Since the name Cubas wafted of cooperage, my father, Damião's great-grandson, alleged that the cognomen had been given to a knight, a hero of the African campaigns, in recognition of a feat in which he captured three hundred barrels from the Moors. My father was a man of great imagination; he escaped from the cooper's shop on the wings of wordplay. He was a good man, my father, worthy and loyal like few others. He had a way of putting on airs, it's true, but who in this world hasn't wrapped himself in an air or two? It may be appropriate to note that he resorted to invention only after having tried out falsification; he had initially grafted himself onto the family of my famous namesake, Captain-Major Brás Cubas, who founded the town of São Vicente and died there in 1592, and it was for that reason that he gave me the name Brás. The family of the captain-major objected, however, and it was then that my father conjured up the three hundred Moorish barrels.

A few members of my family are still alive—my niece Venância, for example, the lily of the valley, the flower of the ladies of her time; and her father, Cotrim, a fellow who . . . well, let's not anticipate events; let's be done with our plaster once and for all.


CHAPTER IV

THE FIXED IDEA

My idea, after all its somersaults, had become a fixed idea. God save you, reader, from a fixed idea; better a mote in your eye, or even a beam. Look at Cavour; it was the fixed idea of Italian unity that killed him. It's true that Bismarck hasn't died; but it should be said that Nature is a fickle maid and History is an inveterate flirt. For example, Suetonius gave us a Claudius who was a simpleton, or a "pumpkinhead," as Seneca called him, and a Titus who was deservedly the delight of Rome. Recently, a professor has come along and found a way to show that of the two Caesars, the truly delightful one was Seneca's "pumpkinhead." And you, Madame Lucrezia, the flower of the Borgias, while a poet painted you as a Catholic Messalina, along came a skeptical Gregorovius to wash away a great deal of that depiction, and while you may not have come out as a lily, neither were you left a swamp. I shall let myself stand somewhere between the poet and the scholar.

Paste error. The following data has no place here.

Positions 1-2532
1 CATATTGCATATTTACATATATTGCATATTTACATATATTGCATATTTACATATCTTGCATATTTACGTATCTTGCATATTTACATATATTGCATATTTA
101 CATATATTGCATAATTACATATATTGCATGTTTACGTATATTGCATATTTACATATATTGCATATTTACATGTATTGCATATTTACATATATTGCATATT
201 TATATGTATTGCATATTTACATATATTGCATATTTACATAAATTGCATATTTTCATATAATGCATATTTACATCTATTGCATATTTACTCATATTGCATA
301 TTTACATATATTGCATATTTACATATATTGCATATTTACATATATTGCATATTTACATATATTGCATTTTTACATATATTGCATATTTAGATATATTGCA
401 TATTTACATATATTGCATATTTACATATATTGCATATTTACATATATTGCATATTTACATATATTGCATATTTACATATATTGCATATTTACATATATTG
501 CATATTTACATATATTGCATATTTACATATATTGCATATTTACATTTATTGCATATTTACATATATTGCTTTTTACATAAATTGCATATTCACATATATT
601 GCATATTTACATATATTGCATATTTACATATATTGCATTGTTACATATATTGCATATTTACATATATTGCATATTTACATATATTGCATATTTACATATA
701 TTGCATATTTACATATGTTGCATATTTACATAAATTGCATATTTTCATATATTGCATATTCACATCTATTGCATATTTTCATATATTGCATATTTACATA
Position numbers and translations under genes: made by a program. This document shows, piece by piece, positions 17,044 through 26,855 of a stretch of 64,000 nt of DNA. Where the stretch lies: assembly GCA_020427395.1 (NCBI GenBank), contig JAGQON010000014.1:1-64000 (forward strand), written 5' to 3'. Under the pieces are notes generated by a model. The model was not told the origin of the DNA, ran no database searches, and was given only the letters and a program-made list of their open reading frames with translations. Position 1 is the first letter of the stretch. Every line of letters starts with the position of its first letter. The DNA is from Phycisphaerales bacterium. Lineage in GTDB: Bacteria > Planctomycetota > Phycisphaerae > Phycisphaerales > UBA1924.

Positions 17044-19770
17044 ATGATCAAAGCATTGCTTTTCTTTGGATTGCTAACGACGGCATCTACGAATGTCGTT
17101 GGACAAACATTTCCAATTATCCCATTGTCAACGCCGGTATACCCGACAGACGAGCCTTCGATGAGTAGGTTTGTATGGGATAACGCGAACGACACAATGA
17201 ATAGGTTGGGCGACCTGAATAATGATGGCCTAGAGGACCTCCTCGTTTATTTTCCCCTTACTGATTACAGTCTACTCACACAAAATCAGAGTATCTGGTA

Long live history, then, voluble history, which can go every which way; and, returning to fixed ideas, I shall say that they are what make strong men and madmen; wandering, vague, or iridescent ideas make for Claudiuses—in Suetonius's version, that is.